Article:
In the last case the defendants were indicted for a conspiracy to assault one James IT. Murray, to daub and put upon his naked body a great quantity of tar and feathers, and the point was made “that there is no statute in this State creating or defining the crime of conspiracy, nor is any punishment affixed by law to any such offense, and, therefore, this Court had no- jurisdiction thereof. The Supreme Court held on appeal that conspiracy not declared a crime by the statute law was punishable because of the common law.”
In United States v. McCord, 12 Fed. Rep., 159, it is said: “The statutes of the United States do not define what a conspiracy is, or create any new offense. They merely recognize the crime of conspiracy as known to the common law and the courts must go to- the common law to determine what it is.”
In 2 Bishop’s New Criminal Law, sec. 114, the statute of *66033 Edward I is quoted in full, and the author adds, in subsection 2, the following:
“Since this statute contains no' negative word, a principle explained in another connection shows that it abrogates nothing* of the prior common law, but leaves indictable whatever of conspiracy was so before.”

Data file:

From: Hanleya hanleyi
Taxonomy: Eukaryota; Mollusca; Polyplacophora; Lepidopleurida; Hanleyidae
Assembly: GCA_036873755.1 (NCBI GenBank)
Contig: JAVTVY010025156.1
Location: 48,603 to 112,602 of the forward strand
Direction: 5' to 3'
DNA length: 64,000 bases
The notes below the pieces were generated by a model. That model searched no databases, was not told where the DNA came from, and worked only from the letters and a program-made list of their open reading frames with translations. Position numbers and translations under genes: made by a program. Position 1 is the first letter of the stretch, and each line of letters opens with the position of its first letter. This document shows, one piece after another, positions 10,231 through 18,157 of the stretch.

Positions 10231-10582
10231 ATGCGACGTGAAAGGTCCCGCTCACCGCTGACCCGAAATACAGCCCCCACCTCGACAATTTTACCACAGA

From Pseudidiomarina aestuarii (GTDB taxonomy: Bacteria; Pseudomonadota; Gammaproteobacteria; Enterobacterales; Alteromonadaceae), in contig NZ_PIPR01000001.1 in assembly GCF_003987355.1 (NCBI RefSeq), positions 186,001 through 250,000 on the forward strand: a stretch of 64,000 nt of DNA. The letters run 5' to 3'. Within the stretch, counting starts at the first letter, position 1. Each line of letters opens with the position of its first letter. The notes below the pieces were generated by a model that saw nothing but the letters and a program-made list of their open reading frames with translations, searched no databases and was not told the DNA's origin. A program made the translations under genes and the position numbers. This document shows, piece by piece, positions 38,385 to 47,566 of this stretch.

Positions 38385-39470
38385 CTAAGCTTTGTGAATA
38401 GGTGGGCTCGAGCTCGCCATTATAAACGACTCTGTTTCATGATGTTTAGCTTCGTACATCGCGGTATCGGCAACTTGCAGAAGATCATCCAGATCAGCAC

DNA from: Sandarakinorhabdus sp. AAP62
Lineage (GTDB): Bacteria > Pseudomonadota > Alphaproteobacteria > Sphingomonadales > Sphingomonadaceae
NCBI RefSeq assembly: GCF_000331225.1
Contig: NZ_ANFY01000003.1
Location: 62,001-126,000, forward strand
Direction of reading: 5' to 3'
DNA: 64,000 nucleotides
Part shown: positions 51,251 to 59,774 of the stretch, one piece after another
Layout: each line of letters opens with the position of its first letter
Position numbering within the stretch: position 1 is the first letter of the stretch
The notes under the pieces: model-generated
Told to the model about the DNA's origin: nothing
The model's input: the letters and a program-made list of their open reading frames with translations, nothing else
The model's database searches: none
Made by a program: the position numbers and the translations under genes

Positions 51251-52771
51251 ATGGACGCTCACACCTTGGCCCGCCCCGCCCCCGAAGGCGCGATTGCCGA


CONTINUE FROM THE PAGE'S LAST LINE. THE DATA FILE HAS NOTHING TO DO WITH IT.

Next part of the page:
In State v. Younger, 12 N. C., 357, this Court held that “a combination of two or more to do. any unlawful act, or one prejudicial to another, is indictable at common law as a conspiracy.” State v. Brady, 107 N. C., 822; State v. Powell, 121 N. C., 635; State v. Wilson, 121 N. C., 650.
The cases already, cited dispose of the other exceptions for refusal to quash. Some of the authorities cited by defend- . ants are no longer authorities, since The Code of 1883 added to section 1025 the second proviso thereof, that in indictments for false pretence, “it shall be sufficient in any indictment for obtaining, or attempting to obtain, any such property by false pretences, to allege that the party accused did the act with intent to defraud, without alleging an intent to' defraud any particular person, and without alleging any ownership of the chattel, money or valuable security; and, on the trial of any such indictment, it shall not be necessary to' prove an intent to defraud any particular person, but it shall be sufficient to prove that the party accused did the act with intent to defraud.”